HOUSTON, Texas, U.S.A. – Although “The Secret Life of Walter Mitty” has the potential to be a contemplative, thought-provoking film, it ultimately fails because director Ben Stiller attempts instead to make it a feel-good classic.
“The Secret Life of Walter Mitty” follows Stiller in the title role for over two hours as he chases after the love of his life, Cheryl Melhoff (Kristen Wiig) and a special photograph from acclaimed photojournalist Sean O’Connell (Sean Penn).
Mitty frequently “zones out,” disconnecting from whatever he is doing to daydream.
Some of Mitty’s encounters are awkward – sometimes painfully awkward, especially when he stops interacting with another person and begins fantasizing. It is uncomfortable to watch his encounters with Corporate Transition Manager Ted Hendricks (Adam Scott) in particular. Hendricks is a caricature of a demonic boss, constantly ridiculing Mitty.
The other characters are not much better.
Despite her importance to the plot, we don’t learn anything about Melhoff, except that she is recently divorced and has a young son. Similarly, Odessa (Kathryn Hahn), Mitty’’s sister, is portrayed as a stereotypically flaky and unsuccessful struggling actress.
|Ben Stiller, daydreaming
Mitty himself would be two-dimensional if it weren’t for his imaginative dreams, which allow the viewer a glimpse inside his mind.
Stiller attempts a trite romance between Melhoff and Mitty, combining it with action stills from Mitty’s dreams and words of wisdom from Penn. This combination is obviously impossible and it comes off as if he is trying to make the film something it cannot be, a satisfying, feel-good family movie.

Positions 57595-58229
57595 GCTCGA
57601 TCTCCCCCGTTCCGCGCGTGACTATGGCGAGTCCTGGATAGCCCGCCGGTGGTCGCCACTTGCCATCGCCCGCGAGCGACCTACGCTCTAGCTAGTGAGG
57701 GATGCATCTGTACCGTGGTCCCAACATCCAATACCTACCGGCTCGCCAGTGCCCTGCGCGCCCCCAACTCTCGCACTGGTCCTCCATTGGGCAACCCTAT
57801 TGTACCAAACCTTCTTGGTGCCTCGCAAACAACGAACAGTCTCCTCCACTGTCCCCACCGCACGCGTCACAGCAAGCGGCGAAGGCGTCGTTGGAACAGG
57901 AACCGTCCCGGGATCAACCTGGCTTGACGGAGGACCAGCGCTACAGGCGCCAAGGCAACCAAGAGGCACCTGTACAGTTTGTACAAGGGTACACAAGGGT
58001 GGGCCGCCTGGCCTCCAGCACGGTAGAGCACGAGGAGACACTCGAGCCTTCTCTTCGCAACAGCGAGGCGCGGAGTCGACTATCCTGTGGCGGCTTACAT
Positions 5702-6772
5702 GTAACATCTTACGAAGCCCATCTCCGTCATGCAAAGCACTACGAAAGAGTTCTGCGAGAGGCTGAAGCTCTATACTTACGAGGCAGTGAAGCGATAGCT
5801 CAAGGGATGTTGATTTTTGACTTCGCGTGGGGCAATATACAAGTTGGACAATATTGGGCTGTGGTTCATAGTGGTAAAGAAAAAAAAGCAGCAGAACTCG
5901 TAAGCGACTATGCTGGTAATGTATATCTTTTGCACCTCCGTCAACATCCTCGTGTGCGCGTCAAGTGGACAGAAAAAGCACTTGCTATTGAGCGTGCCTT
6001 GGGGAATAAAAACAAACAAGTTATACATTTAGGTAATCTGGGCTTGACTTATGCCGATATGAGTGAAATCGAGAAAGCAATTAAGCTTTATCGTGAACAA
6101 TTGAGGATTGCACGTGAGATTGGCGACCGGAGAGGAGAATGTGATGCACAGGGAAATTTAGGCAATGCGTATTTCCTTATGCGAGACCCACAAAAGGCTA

Plus, two hours is too long to watch just Mitty’s awkward encounters and lonely journeys through the wilderness.
Despite its flaws, “The Secret Life of Walter Mitty” contains a few gems.
Mitty encounters stunning scenery in his travels across the globe. The landscape in Greenland and the Himalayas are breathtaking; the best scenes feature little-to-no dialogue but instead Mitty traveling alone in the mountains or on winding trails.
The best scene is a deeply meditative conversation between Mitty and Penn in the Himalayas as the photographer views a majestic snow leopard through his camera lens.
“Beautiful things don’t ask for attention,” Penn offers.
It’s not really relevant to the rest of the film, but it is a calm, thoughtful scene which stands out.
Finally, the soundtrack is fantastic. It combines old classics like “Escape (The Pina Colada Song)” and eclectic new hits from stars such as David Bowie and Of Monsters and Men.
It’s just too bad the action-packed and clichéd rom-com plot of the film doesn’t match its contemplative soundtrack.
Cara Maines is a Junior Reporter in Texas for Youth Journalism International.